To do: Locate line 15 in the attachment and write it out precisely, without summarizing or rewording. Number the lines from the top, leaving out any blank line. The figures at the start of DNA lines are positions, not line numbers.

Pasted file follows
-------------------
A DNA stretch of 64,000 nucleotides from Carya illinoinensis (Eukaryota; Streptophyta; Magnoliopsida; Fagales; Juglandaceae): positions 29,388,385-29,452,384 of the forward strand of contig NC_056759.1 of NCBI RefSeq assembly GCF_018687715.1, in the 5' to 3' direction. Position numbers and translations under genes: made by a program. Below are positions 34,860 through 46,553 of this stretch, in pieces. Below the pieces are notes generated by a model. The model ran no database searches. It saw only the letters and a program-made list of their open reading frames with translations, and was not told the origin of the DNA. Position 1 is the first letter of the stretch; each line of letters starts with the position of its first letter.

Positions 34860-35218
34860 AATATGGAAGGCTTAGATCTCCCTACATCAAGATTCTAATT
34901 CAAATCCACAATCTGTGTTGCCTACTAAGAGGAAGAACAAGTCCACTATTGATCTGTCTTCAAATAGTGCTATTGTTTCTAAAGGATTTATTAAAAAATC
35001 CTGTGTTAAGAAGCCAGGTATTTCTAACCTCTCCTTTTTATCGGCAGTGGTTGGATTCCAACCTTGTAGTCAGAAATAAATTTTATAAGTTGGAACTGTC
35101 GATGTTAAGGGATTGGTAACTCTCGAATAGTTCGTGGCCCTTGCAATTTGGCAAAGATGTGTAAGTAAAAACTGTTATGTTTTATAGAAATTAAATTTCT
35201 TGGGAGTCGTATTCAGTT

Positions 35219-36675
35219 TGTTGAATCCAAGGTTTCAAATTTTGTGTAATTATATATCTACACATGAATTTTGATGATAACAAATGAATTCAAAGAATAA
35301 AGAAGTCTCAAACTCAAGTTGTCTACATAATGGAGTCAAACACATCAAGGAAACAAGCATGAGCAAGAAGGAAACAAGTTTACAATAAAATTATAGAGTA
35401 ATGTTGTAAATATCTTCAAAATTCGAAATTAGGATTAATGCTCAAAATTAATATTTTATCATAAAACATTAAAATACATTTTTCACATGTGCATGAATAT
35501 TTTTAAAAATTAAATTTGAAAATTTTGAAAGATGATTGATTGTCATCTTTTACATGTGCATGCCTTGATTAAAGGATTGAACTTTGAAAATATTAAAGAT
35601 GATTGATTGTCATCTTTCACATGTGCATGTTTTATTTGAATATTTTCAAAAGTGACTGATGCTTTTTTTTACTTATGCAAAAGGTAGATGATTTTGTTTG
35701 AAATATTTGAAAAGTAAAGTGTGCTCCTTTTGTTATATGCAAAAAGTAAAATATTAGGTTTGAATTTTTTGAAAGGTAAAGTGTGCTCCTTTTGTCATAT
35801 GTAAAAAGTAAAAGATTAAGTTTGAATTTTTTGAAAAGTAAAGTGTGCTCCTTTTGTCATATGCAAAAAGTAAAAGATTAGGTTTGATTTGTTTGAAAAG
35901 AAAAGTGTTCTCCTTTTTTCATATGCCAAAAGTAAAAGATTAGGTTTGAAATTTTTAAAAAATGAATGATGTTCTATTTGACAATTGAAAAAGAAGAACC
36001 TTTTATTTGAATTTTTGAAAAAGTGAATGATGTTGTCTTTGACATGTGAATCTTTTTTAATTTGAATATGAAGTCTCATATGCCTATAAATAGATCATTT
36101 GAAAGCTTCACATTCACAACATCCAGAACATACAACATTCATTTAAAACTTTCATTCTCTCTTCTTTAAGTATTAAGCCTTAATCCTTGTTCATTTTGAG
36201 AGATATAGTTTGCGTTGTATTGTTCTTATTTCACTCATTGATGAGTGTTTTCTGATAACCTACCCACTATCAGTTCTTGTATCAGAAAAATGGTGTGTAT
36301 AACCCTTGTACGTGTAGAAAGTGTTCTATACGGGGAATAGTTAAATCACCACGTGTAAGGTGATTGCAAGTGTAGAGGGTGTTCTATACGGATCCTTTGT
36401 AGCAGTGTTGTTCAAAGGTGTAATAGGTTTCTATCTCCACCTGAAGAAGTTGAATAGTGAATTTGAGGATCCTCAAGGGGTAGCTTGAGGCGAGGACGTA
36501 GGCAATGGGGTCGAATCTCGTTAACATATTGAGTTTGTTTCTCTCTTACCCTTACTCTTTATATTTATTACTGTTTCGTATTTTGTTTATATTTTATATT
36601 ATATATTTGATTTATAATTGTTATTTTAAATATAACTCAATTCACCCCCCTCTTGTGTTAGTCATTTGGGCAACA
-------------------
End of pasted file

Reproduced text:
35801 GTAAAAAGTAAAAGATTAAGTTTGAATTTTTTGAAAAGTAAAGTGTGCTCCTTTTGTCATATGCAAAAAGTAAAAGATTAGGTTTGATTTGTTTGAAAAG